Longest Motorcycle Riding Route

Longest Motorcycle Riding Route

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longest motorcycle riding route

Longest Motorcycle Riding Route on Google Maps

This 24,000+ km journey is very difficult from a political and safety point of view. But possible. Certainly there are better nationalities to try this, such as Japanese, South African, Indian, to ease travel through the Middle East and parts of Africa.

Caveat: While it is possible to drive the entire motorcycle route on the ground, it comes down to illegal border crossing or off-road desert travel in the Sahara to actually do this. It is recommended, while the border between Egypt and Sudan remains closed to ground traffic, to use the ferry between the two countries instead of figuring out how to drive across. Unless Darfur is really high on your go-to places.

You will NEED to start up north if you plan to go through Iran. You won’t be able to enter Iran if you go through Israel first. But if you pass through Syria, you will be able to start at Cape Point and work your way north. Probably. You should take this as a long, but incompletely researched itinerary through Asia, the Middle East and Africa.

Far East Russia

longest motorcycle riding route

Starting in late October for the first leg might be best, as the roads in Siberia can be impassible in the summer. Flying/shipping to Magadan (on Wikitravel) would be the first step.

There is a seasonal road (winter only) from the port of Magadan, Russia that goes west to Yakutsk. Kolyma Highway – Wikitravel. A very dangerous route where caravan travel is the only way to insure you don’t die alongside a frozen road if you break down. From Magadan you can travel eastward, but only to local communities. –  2025km (about 4 days).

Ewan McGregor and Charley Boorman rode part of this stretch on motorcycles as part of their documentary series Long Way Round, in which they drove around the world. (Magadan was their easternmost point in Russia. From there they took a flight to Alaska.)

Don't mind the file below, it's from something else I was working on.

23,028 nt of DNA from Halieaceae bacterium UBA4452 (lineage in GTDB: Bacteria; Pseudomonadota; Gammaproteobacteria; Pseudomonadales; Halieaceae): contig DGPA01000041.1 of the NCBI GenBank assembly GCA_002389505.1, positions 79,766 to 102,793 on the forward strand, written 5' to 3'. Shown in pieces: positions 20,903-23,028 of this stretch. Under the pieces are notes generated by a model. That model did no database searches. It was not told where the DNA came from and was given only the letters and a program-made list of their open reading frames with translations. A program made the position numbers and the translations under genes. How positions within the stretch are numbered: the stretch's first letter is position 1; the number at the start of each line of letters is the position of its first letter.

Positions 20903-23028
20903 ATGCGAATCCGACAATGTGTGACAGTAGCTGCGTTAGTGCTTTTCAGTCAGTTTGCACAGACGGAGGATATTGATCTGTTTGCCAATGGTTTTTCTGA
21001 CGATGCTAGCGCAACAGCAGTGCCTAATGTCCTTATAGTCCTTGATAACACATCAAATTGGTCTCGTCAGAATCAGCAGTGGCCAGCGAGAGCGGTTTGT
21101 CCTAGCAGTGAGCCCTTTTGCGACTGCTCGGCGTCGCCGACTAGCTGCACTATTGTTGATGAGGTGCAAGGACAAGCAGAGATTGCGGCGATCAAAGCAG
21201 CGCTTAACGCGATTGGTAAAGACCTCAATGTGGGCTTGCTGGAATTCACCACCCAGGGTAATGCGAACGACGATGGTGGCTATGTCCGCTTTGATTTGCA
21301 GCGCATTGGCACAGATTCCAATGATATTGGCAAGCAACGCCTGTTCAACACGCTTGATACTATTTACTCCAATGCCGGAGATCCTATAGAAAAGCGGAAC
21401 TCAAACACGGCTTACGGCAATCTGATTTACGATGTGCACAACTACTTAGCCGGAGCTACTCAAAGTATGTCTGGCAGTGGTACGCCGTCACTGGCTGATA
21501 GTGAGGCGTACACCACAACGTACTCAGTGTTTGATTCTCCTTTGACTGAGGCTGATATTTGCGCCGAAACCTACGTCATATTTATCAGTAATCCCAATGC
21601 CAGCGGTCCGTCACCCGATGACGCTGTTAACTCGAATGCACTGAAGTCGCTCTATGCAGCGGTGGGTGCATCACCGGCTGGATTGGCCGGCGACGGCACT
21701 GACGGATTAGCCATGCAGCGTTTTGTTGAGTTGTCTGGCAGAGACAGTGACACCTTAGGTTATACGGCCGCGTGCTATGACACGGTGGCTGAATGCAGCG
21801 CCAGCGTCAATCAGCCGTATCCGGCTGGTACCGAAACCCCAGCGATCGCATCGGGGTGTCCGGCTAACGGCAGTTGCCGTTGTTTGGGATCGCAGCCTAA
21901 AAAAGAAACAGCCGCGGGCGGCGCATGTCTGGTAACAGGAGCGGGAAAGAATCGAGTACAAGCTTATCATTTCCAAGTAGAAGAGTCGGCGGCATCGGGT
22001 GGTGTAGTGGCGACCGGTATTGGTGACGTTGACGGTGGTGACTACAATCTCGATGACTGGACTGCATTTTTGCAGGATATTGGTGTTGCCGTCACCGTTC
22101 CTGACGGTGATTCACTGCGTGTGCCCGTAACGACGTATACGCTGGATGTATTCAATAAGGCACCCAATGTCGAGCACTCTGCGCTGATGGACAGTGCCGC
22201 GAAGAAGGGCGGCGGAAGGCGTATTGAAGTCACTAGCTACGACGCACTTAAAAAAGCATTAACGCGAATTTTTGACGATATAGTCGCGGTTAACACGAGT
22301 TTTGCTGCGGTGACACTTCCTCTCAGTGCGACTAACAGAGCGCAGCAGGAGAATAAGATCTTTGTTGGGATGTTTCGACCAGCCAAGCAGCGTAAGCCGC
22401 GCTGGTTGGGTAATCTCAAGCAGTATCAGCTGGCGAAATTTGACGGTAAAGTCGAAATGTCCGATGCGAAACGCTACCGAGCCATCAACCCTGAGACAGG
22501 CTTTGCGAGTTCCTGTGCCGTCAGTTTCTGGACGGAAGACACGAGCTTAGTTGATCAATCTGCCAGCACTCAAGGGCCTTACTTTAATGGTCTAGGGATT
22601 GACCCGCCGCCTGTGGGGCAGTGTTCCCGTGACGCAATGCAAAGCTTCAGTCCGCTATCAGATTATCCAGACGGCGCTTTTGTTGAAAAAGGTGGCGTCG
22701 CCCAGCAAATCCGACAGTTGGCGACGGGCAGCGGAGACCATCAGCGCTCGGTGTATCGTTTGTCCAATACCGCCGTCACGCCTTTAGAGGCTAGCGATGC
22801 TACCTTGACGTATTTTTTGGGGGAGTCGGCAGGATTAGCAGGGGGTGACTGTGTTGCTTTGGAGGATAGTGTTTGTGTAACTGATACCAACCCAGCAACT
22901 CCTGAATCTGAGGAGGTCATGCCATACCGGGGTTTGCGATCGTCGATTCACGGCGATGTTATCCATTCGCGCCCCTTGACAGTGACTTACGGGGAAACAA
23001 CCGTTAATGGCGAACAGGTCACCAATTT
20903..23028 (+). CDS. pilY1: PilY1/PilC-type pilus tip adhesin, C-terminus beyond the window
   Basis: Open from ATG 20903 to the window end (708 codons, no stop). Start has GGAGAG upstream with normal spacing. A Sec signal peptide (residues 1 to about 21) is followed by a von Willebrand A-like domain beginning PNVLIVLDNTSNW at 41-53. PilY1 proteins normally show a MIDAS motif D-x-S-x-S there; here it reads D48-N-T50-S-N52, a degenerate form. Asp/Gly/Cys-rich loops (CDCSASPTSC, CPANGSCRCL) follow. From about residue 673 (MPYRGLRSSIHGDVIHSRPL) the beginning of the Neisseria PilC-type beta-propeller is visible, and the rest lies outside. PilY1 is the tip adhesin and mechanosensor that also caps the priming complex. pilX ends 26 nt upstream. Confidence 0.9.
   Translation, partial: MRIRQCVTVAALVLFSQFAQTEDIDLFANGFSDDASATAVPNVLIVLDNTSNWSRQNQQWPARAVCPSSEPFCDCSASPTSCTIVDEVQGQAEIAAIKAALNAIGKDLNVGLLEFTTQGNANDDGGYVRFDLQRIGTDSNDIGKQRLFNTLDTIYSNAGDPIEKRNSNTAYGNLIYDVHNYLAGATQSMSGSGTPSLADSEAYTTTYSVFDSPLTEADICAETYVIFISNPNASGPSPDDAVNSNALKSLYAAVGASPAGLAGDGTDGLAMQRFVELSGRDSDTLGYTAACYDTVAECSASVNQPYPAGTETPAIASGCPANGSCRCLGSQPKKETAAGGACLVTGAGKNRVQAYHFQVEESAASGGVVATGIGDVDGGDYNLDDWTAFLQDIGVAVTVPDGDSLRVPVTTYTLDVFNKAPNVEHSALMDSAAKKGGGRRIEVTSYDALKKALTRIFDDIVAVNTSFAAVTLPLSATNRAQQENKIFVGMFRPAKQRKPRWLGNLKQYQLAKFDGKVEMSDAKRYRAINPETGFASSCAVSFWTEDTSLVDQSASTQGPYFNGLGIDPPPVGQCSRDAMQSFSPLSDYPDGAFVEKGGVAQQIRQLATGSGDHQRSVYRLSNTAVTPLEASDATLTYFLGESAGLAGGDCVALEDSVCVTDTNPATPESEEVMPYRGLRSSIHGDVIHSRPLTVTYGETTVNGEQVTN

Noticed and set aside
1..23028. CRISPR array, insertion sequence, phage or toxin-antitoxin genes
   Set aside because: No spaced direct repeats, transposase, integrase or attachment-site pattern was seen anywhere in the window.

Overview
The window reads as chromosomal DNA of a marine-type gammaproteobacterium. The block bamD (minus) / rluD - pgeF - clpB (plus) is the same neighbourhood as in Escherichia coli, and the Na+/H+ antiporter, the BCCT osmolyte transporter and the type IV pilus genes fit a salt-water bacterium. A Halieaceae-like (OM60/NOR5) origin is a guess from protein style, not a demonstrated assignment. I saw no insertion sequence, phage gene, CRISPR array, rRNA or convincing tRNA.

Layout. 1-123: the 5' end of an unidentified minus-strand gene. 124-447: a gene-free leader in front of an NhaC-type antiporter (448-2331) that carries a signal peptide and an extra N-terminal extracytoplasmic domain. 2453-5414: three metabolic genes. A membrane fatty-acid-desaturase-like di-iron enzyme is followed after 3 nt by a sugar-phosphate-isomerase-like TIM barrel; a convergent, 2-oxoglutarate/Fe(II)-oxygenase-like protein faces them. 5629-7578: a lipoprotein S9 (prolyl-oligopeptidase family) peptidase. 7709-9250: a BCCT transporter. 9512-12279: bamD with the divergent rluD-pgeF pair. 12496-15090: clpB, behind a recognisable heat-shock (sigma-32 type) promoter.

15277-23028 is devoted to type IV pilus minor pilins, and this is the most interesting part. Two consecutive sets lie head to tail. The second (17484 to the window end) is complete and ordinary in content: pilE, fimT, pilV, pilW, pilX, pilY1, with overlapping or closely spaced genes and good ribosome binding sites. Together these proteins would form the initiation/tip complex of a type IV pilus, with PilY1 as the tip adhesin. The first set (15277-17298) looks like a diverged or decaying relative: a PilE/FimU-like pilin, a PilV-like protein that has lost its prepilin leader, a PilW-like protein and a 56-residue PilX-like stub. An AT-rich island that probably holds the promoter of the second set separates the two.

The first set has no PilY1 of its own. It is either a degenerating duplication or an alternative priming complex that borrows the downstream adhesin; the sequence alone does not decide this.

You can follow the M56 from Yakutsk south to Never and then west to Chita, this last stretch more or less along the Transiberian Railroad line. Be aware that in 2006 this road had the distinction of being called “the world road in the world” because if its state of disrepair. –  total 2085 km

Your real crisis from here is the Zilov Gap. It is an essentially roadless region in Central Siberia. Most travel avoids it by using the Transiberian Railroad, which is the route that the Long Way Round used. Another endurance motorcycle trip, Mondo Enduro got bogged down trying to cross it and eventually gave up and took the train. It was later successfully crossed in 2001 by Terra Circa. You’ll be most worried about the section between Never, where the M56 starts, and Chernyshevsk, from what I am reading. However, the roads into the region have been extended since then, so this may be navigable now.

From Chita, you drive southwest to Mongolia. I don’t know the best place to cross from Russia to Mongolia, but it seems that the border towns of Kyakhta and Altanbulag might be a good place (727km from Chita.) The Long Way Round team crossed there.

[Total so far: 4,735km]

Mongolia

longest motorcycle riding route

A detour all the way south to the capital Ulaanbaatar (on Wikitravel) (351km) might be in order to take the best roads west toward Kazakhstan. As the national capitol, it is really the starting point of travel in the country. You would be traveling west toward Mörön (on Wikitravel)  and then reaching the border with Russia again near Tsagaannuur, 1,567km from Ulaanbaatar.

[Total so far: 1,918km + 4,735km]

Kazakhstan

longest motorcycle riding route

You will actually need to travel another leg through Russia to get to Kazakhstan.
From Mongolia to Kulunda, Russia is 1.095km. From there you have 571km to the capital of Kazakhstan, Astana (on Wikitravel).

From here your course will diverge based on which countries you want to travel through later. You can go west around the north end of the Caspian sea and then south toward Georgia, Turkey, Syria, Jordan, Israel and then Egypt. Or you can go south, through Uzbekistan, and Turkmenistan, then west through Iran, Iraq, Jordan, Israel and then Egypt. Basically, you have to go through Iran or Syria.

South route
If you are headed to Tehran, then you will be driving from Astana to Tashkent, driving through the Kazark desert to reach the river valley of the Syr Darya and skirting around the Qizilqum Desert in South Kazahkstan. 1,767km to reach Uzbekistan’s capital, Tashkent (on Wikitravel). You will be following the old Silk Road as you travel along Syr Darya and toward the mountains.

[Total so far: 3,433km + 1,918km + 4,735km]

West route
The Long Way Round team actually went south to the Syr Darya and then west to the Aral Sea (but in the opposite direction, since they started in London). But the shorter mileage is actually through North Kazahkstan, due west, then southwest toward the Caspian basin. Plus you will still find that Russian is a useful language since the Russian minority live in the north. You’ll be skirting the border with Russia until Aktobe (skant details on Wikitravel), which is considered to technically be the most eastern part of Europe.